The Abydos King List
Date: New Kingdom, Dynasty 19, Reign of Seti I (ca. 1290- 1279 BCE)
Location: Mortuary Temple of Sety I, Abydos
The majority of king lists from ancient Egypt, including the Abydos king list, date to the New Kingdom (ca. 1570-1069 BC) and except for the Turin Canon, were carved in stone on temple walls in hieroglyphs. They served a cultic rather than historic function. They were not meant to be literal chronological lists and should not be treated as such. The Turin Canon, on the other hand, was written on papyrus in the cursive hieratic script, and is the most complete and historically accurate. It included ephemeral kings and queens that were normally excluded from other lists, as well as the lengths of their reigns. It is, therefore, an extremely valuable historical document.
The Abydos king list was carved in the mortuary temple of Seti I at Abydos, on the west wall of the passage leading from the second Hypostyle Hall to what is known as the “Butcher’s Hall.” Seti I is represented standing on the viewer’s left, wearing the blue crown and shendyt kilt. He holds a censor in his left hand while his right gestures towards the figure of his son, Prince Ramesses (later Ramesses II) who stands before him, wearing the sidelock of youth and a pleated kilt. Ramesses holds an open papyrus scroll in his hands from which he seems to be reciting a prayer. The accompanying column of text reads “the ‘Jubilant Summons’ by the hereditary prince and king’s eldest legitimate son, whom he loves, Ramesses, justified.” The six columns of text above his head read: “Words spoken by King Menmaatre (Seti I): ‘I bring the god to his food offering, (namely) the bestowal of offerings for the kings of Upper and Lower Egypt. Hail to thee, Ptah-Sokar, South-of-His-Wall! Come that I may perform for thee the choice things that Horus performed for his father Osiris.’” (All translations are based on Redford 1986, 18-20)
To the right of the king and his son are three registers of vertical cartouches. Running horizontally above the first register is an inscription reading: “the performance of the Htp-di-nsw (a formula meaning “an offering which the king gives”) to Ptah-Sokar-Osiris, Lord of the Secret Place, who resides in the Mansion of Menmaatre (i.e. the Abydos Temple). The bestowal of offerings on the kings of Upper and Lower Egypt, by the King of Upper and Lower Egypt, Lord of the Two Lands, Menmaatre, son of Re, Seti-Merenptah: a thousand of bread, a thousand of beer, etc.” The first and second registers contain the names of 38 kings each. Each vertical cartouche is preceded by the phrase “to King…” which is a continuation of the formula “a thousand of bread, etc.” The formula is completed in the third register, where each column ends with the words “through the bestowal of” Seti I. The prenomen (throne name), preceded by the word “king” and followed by a determinative of a seated king wearing the white crown of Upper Egypt, alternates with the nomen (birth name) of the king, preceded by the words “son of Re” and followed by a determinative of a seated king wearing the red crown of Lower Egypt. The prayer, which prince Ramesses is reciting from the papyrus roll, therefore reads: “a thousand of bread, a thousand of beer, etc. to king so-and-so, through the bestowal of King…(Seti I).”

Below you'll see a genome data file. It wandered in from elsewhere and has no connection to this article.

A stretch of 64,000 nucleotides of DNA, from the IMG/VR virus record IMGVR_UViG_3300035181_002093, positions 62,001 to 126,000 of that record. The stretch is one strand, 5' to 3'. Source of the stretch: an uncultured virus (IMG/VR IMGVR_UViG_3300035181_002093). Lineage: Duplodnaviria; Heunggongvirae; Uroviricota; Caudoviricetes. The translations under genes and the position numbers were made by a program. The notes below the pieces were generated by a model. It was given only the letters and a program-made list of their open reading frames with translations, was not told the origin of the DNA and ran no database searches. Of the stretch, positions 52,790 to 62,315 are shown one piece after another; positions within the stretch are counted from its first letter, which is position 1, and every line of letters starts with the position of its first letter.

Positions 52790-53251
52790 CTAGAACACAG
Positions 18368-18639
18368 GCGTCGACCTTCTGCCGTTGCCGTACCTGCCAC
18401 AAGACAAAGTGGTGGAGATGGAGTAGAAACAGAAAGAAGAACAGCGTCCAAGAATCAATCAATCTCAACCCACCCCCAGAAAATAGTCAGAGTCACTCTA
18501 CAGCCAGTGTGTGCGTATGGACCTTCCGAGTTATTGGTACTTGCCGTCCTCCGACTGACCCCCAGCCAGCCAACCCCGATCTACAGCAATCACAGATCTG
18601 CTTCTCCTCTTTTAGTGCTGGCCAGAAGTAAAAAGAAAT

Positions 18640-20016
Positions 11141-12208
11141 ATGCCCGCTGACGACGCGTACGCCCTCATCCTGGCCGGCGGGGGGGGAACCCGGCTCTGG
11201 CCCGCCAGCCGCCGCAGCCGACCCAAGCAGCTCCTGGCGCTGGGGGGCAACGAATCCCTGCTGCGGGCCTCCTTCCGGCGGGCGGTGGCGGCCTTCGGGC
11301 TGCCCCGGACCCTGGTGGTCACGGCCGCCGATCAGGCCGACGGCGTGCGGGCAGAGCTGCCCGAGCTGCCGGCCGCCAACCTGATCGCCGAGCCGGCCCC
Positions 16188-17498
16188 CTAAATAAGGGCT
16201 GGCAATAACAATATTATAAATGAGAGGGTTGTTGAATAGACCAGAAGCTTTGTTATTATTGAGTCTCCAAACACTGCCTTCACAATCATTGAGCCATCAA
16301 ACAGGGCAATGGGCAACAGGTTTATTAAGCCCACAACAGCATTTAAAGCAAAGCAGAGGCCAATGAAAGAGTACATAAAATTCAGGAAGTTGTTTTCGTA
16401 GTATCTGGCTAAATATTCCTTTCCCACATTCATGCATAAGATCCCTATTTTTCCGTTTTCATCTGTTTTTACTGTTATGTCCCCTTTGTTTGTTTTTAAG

The cartouches of the kings are organized chronologically. The top register starts with Menes on the viewer’s left and the middle register ends on the far right with the reigning king, Menmaatre (Seti I). As is typical of most ancient Egyptian king lists, some kings are omitted. Eighteen Herakleopolitan kings and the first four kings of the 11th Dynasty are not mentioned, as well as all kings of the Second Intermediate Period, from Sobeknofru until Kamose, so that Ahmose directly follows Amenemhet IV. Hatshepsut and the Amarna kings are also omitted, as is expected, since they were viewed unfavorably after their deaths, and their successors attempted to erase them from memory.
The Abydos king list was part of a ritual in which the spirits of the ancestors were invoked. The names of past kings and queens who were not deemed worthy were excluded. The ancient Egyptians regarded their kings as descendants of the gods, and the office of kingship as divine. Kingship was passed on from father to son (and in some cases, daughter), and it was important for the ruling king to emphasize that he (or she) was the legitimate descendant of a long line of rulers, and, therefore, the uncontestable legitimate king of Egypt.
Frankfort, H., de Buck, A., & Gunn, B.: The Cenotaph of Seti I at Abydos, 2 Volumes. (London 1933)
Kitchen, Kenneth A.: Ramesside Inscriptions, I, 176-179, §77 (Oxford 1975)
Redford, Donald B.: Pharaonic King Lists, Annals and Day Books (Mississauga 1986)
Model courtesy of David Anderson, Department of Archaeology and Anthropology, University of Wisconsin-La Crosse (www.sketchfab.com/danderson4 and www.uwlax.edu/archaeology).